Judge Cannon responded to Trump’s motion on Tues., Aug. 23 by demanding answers to additional questions; Trump’s lawyers proffered responses via a subsequent supporting document filed late in the day on Fri., Aug. 26.

On Saturday evening, Judge Cannon replied that she was inclined to grant the request for a special master due to the “exceptional circumstances presented” by the events at Mar-a-Lago.  However, that inclination, she said, was “subject to an opportunity” for additional arguments by both sides, including the U.S. Government.

As of Saturday, the government has not even entered an appearance in the matter before Judge Cannon; all of its practice has been focused on the original proceeding in Reinhart’s court.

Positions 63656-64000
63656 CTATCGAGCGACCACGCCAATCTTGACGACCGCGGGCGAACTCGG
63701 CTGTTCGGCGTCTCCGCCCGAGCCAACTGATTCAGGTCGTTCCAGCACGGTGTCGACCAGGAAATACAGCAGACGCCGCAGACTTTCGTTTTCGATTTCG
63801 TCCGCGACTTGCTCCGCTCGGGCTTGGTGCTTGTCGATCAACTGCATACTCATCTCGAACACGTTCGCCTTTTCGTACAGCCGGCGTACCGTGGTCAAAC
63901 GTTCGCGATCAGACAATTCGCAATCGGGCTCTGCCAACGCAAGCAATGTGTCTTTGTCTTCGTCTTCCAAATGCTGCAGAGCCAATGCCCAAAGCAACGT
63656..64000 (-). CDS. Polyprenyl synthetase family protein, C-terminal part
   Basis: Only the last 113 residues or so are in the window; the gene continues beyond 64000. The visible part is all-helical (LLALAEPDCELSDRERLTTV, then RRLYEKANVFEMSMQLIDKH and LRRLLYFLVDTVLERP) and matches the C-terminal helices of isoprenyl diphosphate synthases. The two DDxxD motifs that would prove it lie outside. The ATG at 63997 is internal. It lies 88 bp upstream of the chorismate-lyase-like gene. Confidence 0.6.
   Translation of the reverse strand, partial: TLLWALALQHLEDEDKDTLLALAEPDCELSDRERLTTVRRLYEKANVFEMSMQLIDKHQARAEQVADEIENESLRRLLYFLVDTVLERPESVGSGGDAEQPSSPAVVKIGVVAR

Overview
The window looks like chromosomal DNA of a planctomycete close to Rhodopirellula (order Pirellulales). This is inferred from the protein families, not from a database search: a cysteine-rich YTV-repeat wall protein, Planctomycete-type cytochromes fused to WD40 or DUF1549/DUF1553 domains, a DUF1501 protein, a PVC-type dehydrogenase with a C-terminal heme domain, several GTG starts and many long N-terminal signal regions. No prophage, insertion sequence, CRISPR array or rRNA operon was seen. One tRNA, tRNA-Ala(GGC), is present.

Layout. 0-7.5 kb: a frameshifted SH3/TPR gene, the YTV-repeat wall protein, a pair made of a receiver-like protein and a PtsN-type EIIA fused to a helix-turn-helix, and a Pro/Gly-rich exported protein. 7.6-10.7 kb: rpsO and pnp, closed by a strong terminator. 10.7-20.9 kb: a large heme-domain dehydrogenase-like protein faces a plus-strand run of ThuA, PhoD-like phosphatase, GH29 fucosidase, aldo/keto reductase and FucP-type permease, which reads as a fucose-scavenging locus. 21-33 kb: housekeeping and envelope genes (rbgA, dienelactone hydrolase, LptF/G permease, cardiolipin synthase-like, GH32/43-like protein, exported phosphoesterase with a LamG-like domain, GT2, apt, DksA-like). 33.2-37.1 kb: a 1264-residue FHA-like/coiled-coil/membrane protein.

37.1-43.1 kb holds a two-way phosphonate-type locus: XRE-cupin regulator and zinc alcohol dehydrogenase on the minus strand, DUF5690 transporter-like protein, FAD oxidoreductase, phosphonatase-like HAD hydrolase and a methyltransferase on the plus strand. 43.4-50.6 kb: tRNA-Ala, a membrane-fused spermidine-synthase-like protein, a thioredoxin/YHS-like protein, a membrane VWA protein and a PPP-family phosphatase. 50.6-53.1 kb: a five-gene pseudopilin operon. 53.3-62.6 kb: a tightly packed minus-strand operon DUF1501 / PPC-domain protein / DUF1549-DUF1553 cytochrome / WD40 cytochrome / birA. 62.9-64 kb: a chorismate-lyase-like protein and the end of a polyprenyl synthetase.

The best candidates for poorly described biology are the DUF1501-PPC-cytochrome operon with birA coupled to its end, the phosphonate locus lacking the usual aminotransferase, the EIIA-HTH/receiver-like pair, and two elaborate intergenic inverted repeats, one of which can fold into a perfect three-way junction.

The resulting order from Judge Cannon reads accordingly:

(1)  Pursuant to Rule 53(b)(1) of the Federal Rules of Civil Procedure and the Court’s inherent authority, and without prejudice to the parties’ objections, the Court hereby provides notice of its preliminary intent to appoint a special master in this case.

(2)  A hearing on the Motion is scheduled for September 1, 2022, at 1:00 p.m. The hearing shall be conducted at the Paul G. Rogers U.S. Courthouse, 701 Clematis Street, Courtroom 1, West Palm Beach Florida, Florida 33401.

Next came a series of specific demands for “the defendant” — the U.S. Government.  Judge Cannon ordered the government to “publicly file a Response” to Trump’s list of demands on or before Tues., Aug. 30.

Additionally, Judge Cannon ordered the government to file under seal a “more detailed” list of the property seized during the Aug. 8 search and a “particularized notice indicating the status of Defendant’s review of the seized property, including any filter review conducted by the privilege review team and any dissemination of materials beyond the privilege review team.”